Tired and heading to burnout? Neuroscience offers some help.
Members Download Article: TNPTVol5Issue3pp46-49[Content protected for subscribers only]
Not A Subscriber?
If you are a subscriber and do not see the download button you may not be logged in
Feeling exhausted from working with your clients, students or patients? The following statistics may not be much consolation, but at least they show you’re not alone.
- 54.4% of physicians report at least one symptom of burnout in 2014, up from 45.5% in 2011(Shanafelt et al., 2015).
- 40%–50% of new teachers may leave their profession within the first five years. This is at a time when there are a ballooning number of new teachers entering the field (Ingersoll, 2012; Riggs, 2013).
- Across several studies, it appears that 21%–67% of mental health workers may be experiencing high levels of burnout (Morse et al., 2012).
- A 2014 survey found that 68% of family physicians and 73% of general internists “would not choose the same specialty if they could start their careers anew” (Bodenheimer & Sinsky, 2014, p. 574).
- A 2013 survey of 508 employees working for 243 health care employers found that 60% reported job burnout and 34% planned to look for a different job (Bodenheimer & Sinsky, 2014).
What is going on in the helping professions?
More importantly what can we do about it?
When I delve into the reasons for the exhaustion and burnout, I could go on to quote research about electronic medical records (a major culprit in the fatigue and frustrations of physicians, mental health providers, and their staff), authoritarian managerial style, or perceived school climate. But the research about the causes of fatigue and burnout, while factual, does not offer something to do right now to help.
Luckily, neuroscience research offers a hint for something to try—with no downside.
I’m writing this after an exhausting week that included battles with insurance companies, a suicidal client, a student death, and too many clients’ vivid descriptions of traumatic events. My week pushed me to investigate the concepts of compassion fatigue and burnout because I was experiencing it myself.
Charles Figley, the researcher who coined the term compassion fatigue (Figley, 1995), is quoted as follows:
Compassion fatigue is a state experienced by those helping people or animals in distress; it is an extreme state of tension and preoccupation with the suffering of those being helped to the degree that it can create a secondary traumatic stress for the helper. (http://www.compassionfatigue.org/)
Compassion fatigue can lead to something worse: burnout, which is defined in Merriam–Webster’s dictionary as: “Exhaustion of physical or emotional strength or motivation usually as a result of prolonged stress or frustration” (https://www.merriam-webster.com/dictionary/burnout). People who experience burnout usually leave their job—their profession—or, if they remain on the job, can seem like zombies to others.
I discovered a peer-reviewed research article by Olga Klimecki and colleagues (Klimecki, Leiberg, Ricard, & Singer, 2014), which was eye opening for me and I hope is for you…
This has been an excerpt from Tired and heading to burnout? Neuroscience offers some help. To download the full article, and more excellent material for the psychotherapist, please subscribe to our monthly magazine.
Bodenheimer, T., & Sinsky, C. (2014). From triple to quadruple aim: Care of the patient requires care of the provider. Annals of Family Medicine, 12, 573–576. doi:10.1370/afm.1713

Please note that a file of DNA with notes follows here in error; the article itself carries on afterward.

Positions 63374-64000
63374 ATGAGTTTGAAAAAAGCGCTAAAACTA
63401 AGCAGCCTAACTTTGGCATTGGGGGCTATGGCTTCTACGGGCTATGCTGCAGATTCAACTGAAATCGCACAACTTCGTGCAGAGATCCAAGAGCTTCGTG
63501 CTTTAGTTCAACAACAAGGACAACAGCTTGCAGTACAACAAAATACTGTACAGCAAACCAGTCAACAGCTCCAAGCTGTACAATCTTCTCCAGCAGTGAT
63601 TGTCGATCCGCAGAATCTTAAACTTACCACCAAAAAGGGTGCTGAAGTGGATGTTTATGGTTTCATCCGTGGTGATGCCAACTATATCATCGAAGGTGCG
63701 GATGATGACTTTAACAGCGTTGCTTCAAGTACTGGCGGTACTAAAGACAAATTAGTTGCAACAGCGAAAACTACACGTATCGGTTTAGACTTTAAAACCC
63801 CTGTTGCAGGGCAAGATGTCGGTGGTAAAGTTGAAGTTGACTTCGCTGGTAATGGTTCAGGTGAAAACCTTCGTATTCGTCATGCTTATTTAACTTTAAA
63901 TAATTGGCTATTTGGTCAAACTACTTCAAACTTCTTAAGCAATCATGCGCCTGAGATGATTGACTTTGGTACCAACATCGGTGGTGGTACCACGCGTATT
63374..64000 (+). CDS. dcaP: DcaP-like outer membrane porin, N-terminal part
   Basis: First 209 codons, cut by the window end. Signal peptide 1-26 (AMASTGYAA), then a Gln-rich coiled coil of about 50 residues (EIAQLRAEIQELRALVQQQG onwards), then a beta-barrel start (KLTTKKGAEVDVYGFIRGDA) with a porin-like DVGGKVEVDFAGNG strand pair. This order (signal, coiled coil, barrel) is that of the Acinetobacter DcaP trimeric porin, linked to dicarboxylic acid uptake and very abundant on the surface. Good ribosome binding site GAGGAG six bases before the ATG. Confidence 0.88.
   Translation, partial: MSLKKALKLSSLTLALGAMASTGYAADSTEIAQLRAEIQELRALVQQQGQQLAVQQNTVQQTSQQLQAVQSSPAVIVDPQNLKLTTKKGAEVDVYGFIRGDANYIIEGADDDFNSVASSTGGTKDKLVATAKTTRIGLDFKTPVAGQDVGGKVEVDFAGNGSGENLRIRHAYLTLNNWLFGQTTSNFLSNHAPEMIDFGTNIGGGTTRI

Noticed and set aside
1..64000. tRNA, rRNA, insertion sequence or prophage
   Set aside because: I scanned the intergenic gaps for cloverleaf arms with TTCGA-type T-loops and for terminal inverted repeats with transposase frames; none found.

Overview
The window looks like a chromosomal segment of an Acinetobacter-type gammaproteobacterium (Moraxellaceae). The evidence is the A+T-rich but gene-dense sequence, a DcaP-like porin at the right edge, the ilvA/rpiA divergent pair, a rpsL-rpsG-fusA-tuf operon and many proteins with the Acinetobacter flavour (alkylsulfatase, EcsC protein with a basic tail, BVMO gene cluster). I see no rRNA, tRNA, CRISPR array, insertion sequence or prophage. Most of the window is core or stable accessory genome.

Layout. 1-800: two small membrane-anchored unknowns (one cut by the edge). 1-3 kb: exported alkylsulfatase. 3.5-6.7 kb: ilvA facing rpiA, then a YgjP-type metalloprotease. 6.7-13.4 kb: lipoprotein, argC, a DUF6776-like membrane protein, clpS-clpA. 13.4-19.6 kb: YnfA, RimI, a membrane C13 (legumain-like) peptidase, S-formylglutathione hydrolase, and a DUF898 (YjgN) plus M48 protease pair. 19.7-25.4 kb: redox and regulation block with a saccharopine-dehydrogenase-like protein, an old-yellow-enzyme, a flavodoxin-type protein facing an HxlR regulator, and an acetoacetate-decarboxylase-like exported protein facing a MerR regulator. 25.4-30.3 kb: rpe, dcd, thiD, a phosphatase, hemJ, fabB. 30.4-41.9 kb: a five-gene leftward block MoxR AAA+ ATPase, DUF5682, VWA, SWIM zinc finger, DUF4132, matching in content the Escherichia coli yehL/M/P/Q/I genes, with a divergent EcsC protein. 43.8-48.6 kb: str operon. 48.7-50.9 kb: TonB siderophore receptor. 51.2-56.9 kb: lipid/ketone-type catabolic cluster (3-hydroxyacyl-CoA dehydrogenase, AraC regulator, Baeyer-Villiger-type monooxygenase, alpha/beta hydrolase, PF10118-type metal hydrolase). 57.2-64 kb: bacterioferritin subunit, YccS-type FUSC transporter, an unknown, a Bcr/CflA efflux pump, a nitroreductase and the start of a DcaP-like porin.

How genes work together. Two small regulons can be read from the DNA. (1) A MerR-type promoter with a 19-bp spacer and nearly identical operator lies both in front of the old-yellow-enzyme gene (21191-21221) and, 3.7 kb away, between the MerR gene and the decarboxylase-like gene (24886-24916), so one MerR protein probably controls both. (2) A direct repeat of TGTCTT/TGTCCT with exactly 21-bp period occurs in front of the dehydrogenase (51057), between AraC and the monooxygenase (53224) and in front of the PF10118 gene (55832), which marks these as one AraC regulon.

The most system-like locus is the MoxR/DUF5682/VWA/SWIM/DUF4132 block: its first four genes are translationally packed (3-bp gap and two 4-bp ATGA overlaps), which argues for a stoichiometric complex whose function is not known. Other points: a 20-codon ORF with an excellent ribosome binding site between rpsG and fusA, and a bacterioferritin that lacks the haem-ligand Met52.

Figley, C. R. (1995). Compassion fatigue: Toward a new understanding of the costs of caring. In B. H. Stamm (Ed). Secondary traumatic stress: Self-care issues for clinicians, researchers, and educators (pp. 3–28). Baltimore, MD: The Sidran Press.
Fan, Y., Duncan, N. W., de Greck, M., & Northoff, G. (2011). Is there a core neural network in empathy? An fMRI based quantitative meta-analysis. Neuroscience and Biobehavioral Reviews, 35, 903–911. doi:10.1016/j.neubiorev.2010.10.009
Haber, S. N., & Knutson, B. (2010). The reward circuit: Linking primate anatomy and human imaging. Neuropsychopharmacology, 35, 4–26. doi:10.1038/npp.2009.129.
Ingersoll, R. M. (2012). Beginning teacher induction: What the data tell us. Phi Delta Kappan, 93, 47–51. Retrieved from http://repository.upenn.edu/cgi/viewcontent.cgi?article=1239&context=gse_pubs
Klimecki, O. M., Leiberg, S., Ricard, M. & Singer, T. (2014). Differential pattern of functional brain plasticity after compassion and empathy training. Social Cognitive and Affective Neuroscience, 9, 873–879. doi:10.1093/scan/nst060
Kringelbach, M. L., & Berridge, K. C. (2009). Towards a functional neuroanatomy of pleasure and happiness. Trends in Cognitive Neuroscience, 13, 479–487. doi:10.1016/j.tics.2009.08.006
Lamm, C., Meltzoff, A. N., & Decety, J. (2010). How do we empathize with someone who is not like us? A functional magnetic resonance imaging study. Journal of Cognitive Neuroscience, 22, 362–376. doi:10.1162/jocn.2009.21186
Morse, G., Salyers, M. P., Rollins, A. L., Monroe-DeVita, M., & Pfahler, C. (2012). Burnout in mental health services: A review of the problem and its remediation. Administration and Policy in Mental Health, 39, 341–352. doi:10.1007/s10488-011-0352-1
Riggs, L (2013, October 18). Why do teachers quit? The Atlantic. Retrieved from https://www.theatlantic.com/education/archive/2013/10/why-do-teachers-quit/280699/
Shanafelt, T. D., Hasan, O., Dyrbye, L. N., Sinsky, C., Satele, D., Sloan, J., & West, C. P. (2015). Changes in burnout and satisfaction with work-life balance in physicians and the general US working population between 2011 and 2014. Mayo Clinic Proceedings, 90(12), 1600–1613. doi:10.1016/j.mayocp.2015.08.023
Strathearn, L., Fonagy, P., Amico, J., & Montague, P. R. (2009). Adult attachment predicts maternal brain and oxytocin response to infant cues. Neuropsychopharmacology, 34(13), 2655–66. doi:10.1038/npp.2009.103